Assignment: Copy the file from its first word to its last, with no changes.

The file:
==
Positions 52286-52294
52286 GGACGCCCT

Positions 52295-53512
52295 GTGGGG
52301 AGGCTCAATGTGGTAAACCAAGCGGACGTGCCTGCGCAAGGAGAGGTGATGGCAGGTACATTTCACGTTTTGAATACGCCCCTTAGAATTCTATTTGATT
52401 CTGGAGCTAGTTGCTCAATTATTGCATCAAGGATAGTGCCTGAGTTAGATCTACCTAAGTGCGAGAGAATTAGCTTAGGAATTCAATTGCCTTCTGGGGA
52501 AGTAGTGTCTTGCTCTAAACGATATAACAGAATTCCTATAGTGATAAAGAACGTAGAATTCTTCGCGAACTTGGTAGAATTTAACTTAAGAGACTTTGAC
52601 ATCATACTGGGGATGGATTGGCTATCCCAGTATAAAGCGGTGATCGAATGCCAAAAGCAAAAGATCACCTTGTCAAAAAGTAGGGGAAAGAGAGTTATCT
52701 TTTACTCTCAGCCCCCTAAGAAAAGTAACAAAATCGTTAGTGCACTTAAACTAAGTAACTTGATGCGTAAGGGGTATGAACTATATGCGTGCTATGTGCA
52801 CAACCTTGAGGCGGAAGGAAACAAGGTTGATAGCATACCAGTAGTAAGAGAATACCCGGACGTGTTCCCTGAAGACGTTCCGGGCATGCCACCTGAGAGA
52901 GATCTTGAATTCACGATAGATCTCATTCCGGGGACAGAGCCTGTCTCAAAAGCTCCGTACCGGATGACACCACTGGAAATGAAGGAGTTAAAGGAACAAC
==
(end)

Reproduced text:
Positions 52286-52294
52286 GGACGCCCT

Positions 52295-53512
52295 GTGGGG
52301 AGGCTCAATGTGGTAAACCAAGCGGACGTGCCTGCGCAAGGAGAGGTGATGGCAGGTACATTTCACGTTTTGAATACGCCCCTTAGAATTCTATTTGATT
52401 CTGGAGCTAGTTGCTCAATTATTGCATCAAGGATAGTGCCTGAGTTAGATCTACCTAAGTGCGAGAGAATTAGCTTAGGAATTCAATTGCCTTCTGGGGA
52501 AGTAGTGTCTTGCTCTAAACGATATAACAGAATTCCTATAGTGATAAAGAACGTAGAATTCTTCGCGAACTTGGTAGAATTTAACTTAAGAGACTTTGAC
52601 ATCATACTGGGGATGGATTGGCTATCCCAGTATAAAGCGGTGATCGAATGCCAAAAGCAAAAGATCACCTTGTCAAAAAGTAGGGGAAAGAGAGTTATCT
52701 TTTACTCTCAGCCCCCTAAGAAAAGTAACAAAATCGTTAGTGCACTTAAACTAAGTAACTTGATGCGTAAGGGGTATGAACTATATGCGTGCTATGTGCA
52801 CAACCTTGAGGCGGAAGGAAACAAGGTTGATAGCATACCAGTAGTAAGAGAATACCCGGACGTGTTCCCTGAAGACGTTCCGGGCATGCCACCTGAGAGA
52901 GATCTTGAATTCACGATAGATCTCATTCCGGGGACAGAGCCTGTCTCAAAAGCTCCGTACCGGATGACACCACTGGAAATGAAGGAGTTAAAGGAACAAC